The Rise and Fall of the Great Powers Paperback – 1989
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'A brilliantly original book...It is intended for the intelligent layman as well as the academic historian, combining in Toynbee-esque manner the sweeping conception with careful attention to historical detail.' Financial Times 'This book is falling out of briefcases all over Washington DC, both because it looks and sounds erudite and because it purports to answer an increasingly common question: Has the United States already embarked on its journey into the sunset of empire? It is administering a lot of frissons to trend-watchers.' Christopher Hitchens, Guardian 'Outstanding...He ranges across five centuries and around the whole world. He seems to have read every relevant book in every possible language. And he has produced a general argument so deceptively simple that no politician, however busy, should ignore or misunderstand it.' Observer 'One of the masterpieces of modern historical writing.' Daily Telegraph 'A masterpiece of exposition. It is erudite and elegantly written.' New Society 'A remarkable book...long, clever, often funny, and crammed with remarkable insights; it is tinged with the genius that unravels complexity.' Evening Standard 'Shows a master historian's ability to use evidence like a boxing champion's uppercut.' TES 'One of those rare (and irresistible) books which successfully combine the scope and sweep of "popular" history with the discriminating rigour of professional historiography, making it both a bloody good read and a thought-provoking one.' Listener --This text refers to an alternate Paperback edition.
About the Author
Paul Kennedy studied at the universities of Newcastle and Oxford and is now professor of history at Yale. His other books include 'The Rise and Fall of British Naval Mastery' and 'Preparing for the Twenty-first Century'. --This text refers to an alternate Paperback edition.
Top Customer Reviews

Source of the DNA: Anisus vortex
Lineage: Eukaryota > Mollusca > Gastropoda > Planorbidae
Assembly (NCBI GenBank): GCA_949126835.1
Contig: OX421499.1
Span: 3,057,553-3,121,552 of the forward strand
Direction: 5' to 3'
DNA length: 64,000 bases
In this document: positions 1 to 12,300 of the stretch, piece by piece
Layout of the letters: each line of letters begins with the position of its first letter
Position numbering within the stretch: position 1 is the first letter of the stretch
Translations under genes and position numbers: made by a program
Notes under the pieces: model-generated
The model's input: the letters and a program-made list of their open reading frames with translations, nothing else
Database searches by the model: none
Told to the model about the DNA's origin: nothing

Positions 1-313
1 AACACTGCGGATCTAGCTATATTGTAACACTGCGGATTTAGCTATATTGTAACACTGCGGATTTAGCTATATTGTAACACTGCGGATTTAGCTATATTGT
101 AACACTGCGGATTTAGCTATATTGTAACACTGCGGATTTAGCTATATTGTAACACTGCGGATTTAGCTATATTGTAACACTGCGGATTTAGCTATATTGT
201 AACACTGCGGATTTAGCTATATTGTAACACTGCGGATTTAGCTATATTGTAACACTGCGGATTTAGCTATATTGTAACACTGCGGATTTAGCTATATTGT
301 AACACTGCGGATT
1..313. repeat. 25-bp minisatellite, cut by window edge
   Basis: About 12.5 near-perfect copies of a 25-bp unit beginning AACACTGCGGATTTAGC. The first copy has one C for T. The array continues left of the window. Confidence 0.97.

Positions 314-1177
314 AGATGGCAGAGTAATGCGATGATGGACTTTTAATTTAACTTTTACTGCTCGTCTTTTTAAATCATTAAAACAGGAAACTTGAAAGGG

Warlike rivalries between European states stimulated advances, economic growth and military effectiveness. The Habsburg bid for power was ultimately unsuccessful because other European states worked together, the Habsburgs overextended in repeated conflicts during which they became militarily top heavy upon a weakening economic base. The other European states managed a better balance between wealth creation and military power. The power struggles between 1600 and 1815 were more complicated as Spain and the Netherlands declined while France, Britain, Russia, Austria and Prussia rose to dominate diplomacy, and warfare. Britain gained an advantage by creating an advanced banking and credit system and, together with Russia had the capacity to intervene while being geographically sheltered from the center of conflict. Britain also started the industrial revolution before the others, providing a great wealth creation advantage. For a century after 1815 no single nation was able to make a bid for domination, allowing Britain to rise to its zenith in naval, colonial and commercial terms based on its virtual monopoly of steam-driven industrial production. Industrialization spread in the second half of the 19th century tilting the balance of power but also introduced more complicated and expensive weaponry that transformed the nature of war and made the world less stable and more complex. The European Great Powers declined while the US and Russia moved to the forefront. Germany was the only European country to stay with the future world powers; Japan was intent only on domination in East Asia and Britain, with its declining relative position, found it more difficult to defend its global interests. World War I was an exhausting struggle that left Europe and Russia weakened, Japan better off and the US indisputably the strongest power in the world. However, US and Russian isolationism allowed France and Britain to remain center-stage diplomatically - a position they did not justify in power terms - but by the 1930s Italy, Japan and Germany became challengers while Russia was becoming an industrial superpower. World War II eclipsed France, irretrievably weakened Britain, brought defeat to the Axis nations and left a bipolar world with military and economic resources roughly in balance.